One man’s epic battle against internet vilification

Book cover. Photo: Supplied
Book cover. Photo: Supplied


Margie Thomson

Potton & Burton

Rob Kidd reviews the 'horrifying and spell-binding' account of one man's battle against internet vilification.

Like many Auckland journalists in 2012 I would regularly visit the Whale Oil blog, whether in search of a story, a salacious morsel or to see myself slagged off for a story I had written.

And like others I was bewildered by Cameron Slater’s sudden, unprovoked attack on Matt Blomfield.

It was a change from his usual fodder. Blomfield was a no-one; small fry compared to politicians and big names, surely.

But as the blog posts continued it appeared Slater might have a point. It had the distinct look of a personal vendetta.

Blomfield must have done something to deserve it.


But Margie Thomson’s exhaustive investigation, with Blomfield’s assistance, showed conclusively he had not.

The genesis of the grudge and resulting online campaign appears to have been with the entrepreneur’s marketing role with Hell Pizza.

After (very successfully) doing the job for a few years, Blomfield fell out with some key players who look to have enlisted the help of Slater to take him down.

‘‘Operation Bumslide’’, they called it.

Whale Oil devoted hundreds of blog posts to Blomfield’s supposed shady dealings, thousands of words, making him out to be everything from a fraudster to a pervert.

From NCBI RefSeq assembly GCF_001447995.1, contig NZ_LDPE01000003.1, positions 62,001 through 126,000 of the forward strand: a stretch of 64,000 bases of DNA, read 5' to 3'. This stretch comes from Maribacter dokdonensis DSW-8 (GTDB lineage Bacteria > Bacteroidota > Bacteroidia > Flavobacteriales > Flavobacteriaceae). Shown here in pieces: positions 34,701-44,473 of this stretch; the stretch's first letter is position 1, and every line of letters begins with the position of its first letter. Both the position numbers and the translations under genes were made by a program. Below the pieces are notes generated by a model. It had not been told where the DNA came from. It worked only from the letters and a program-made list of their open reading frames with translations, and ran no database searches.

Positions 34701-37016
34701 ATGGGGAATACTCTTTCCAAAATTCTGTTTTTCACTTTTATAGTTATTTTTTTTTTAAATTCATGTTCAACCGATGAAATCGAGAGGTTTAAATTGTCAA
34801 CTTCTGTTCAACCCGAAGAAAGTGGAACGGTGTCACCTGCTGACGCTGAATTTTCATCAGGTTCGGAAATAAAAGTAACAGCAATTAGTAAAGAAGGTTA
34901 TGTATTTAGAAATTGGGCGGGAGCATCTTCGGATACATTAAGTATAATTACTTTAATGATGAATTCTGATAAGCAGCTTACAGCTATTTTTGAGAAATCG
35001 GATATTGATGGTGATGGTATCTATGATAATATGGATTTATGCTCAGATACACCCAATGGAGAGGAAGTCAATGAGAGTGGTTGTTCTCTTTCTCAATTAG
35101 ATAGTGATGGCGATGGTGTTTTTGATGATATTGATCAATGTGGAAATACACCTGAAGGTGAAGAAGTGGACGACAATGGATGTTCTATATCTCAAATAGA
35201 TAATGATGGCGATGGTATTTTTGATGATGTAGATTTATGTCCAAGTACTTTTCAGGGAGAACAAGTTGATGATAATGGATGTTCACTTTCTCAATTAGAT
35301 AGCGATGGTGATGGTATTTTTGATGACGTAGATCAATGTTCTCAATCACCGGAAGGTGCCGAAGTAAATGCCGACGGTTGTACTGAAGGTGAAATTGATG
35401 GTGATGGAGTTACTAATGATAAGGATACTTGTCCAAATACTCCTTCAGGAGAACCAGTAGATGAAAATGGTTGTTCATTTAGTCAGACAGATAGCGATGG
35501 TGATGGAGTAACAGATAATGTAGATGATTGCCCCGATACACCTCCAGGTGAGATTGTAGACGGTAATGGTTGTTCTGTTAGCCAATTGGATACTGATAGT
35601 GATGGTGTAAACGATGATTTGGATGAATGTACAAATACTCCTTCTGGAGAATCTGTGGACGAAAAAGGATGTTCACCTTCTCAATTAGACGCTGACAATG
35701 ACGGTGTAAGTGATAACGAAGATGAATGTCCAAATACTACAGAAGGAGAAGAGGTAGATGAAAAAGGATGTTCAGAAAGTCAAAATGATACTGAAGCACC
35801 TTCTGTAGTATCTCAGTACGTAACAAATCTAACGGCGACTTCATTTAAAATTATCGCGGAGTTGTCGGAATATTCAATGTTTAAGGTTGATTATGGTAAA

The victim’s bid to clear his name continues to the present day through the court system and while his life and work has been constantly blighted by the online barrage, he has come through it with his dignity and family intact.

The same cannot be said for Slater, who launched the hate campaign at the peak of his powers.

After Dirty Politics laid bare his underhanded powerplays, he has since been declared bankrupt and reportedly suffered a stroke earlier this year.

While Nicky Hager’s book examined the insidious role Whale Oil had molding the political landscape, Thomson zeroes in on the story of one man.

It is hard to imagine what Blomfield has been through — years of almost unrelenting abuse and the seemingly never-ending repercussions.

And he was powerless to stop it. Even the law, and the disinterested police, were unequipped to help.

Thomson succinctly points out the bigger questions her subject’s plight raises.

‘‘Matt’s story . . .is a microcosm, a reminder that individuals require assistance — new legal structures, a new attitude from privacy enforcers, almost certainly new, effective global protocols — when it comes to being treated fairly in the digital age. Matt found himself fighting alone, and that’s something that should concern us all, because if it’s every person for themselves out there, we’re in trouble.’’

Thomson’s account of an armed home invasion Blomfield and his family experienced, which looked suspiciously like an organised gang hit, is truly terrifying.

And all this from some hate­filled words on the internet.

The author sums it up brilliantly.

‘‘Hateful words create hate. And, as we have seen so viscerally in the Matt Blomfield story, words don’t have to make things come true. Words create the world.’’

Horrifying and spell-binding.

Rob Kidd is an ODT court reporter and books editor.


Put another way, readers are extremely gullible, and too dense to expect evidential proof. If enough people believe that which is not fact, it becomes fact in practice.